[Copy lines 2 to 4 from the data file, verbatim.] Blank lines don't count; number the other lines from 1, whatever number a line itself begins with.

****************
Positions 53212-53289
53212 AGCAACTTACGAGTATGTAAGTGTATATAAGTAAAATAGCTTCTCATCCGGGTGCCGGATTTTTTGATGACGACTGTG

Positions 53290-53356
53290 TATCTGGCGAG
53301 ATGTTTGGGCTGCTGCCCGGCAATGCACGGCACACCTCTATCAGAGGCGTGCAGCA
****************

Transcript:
53212 AGCAACTTACGAGTATGTAAGTGTATATAAGTAAAATAGCTTCTCATCCGGGTGCCGGATTTTTTGATGACGACTGTG

Positions 53290-53356
53290 TATCTGGCGAG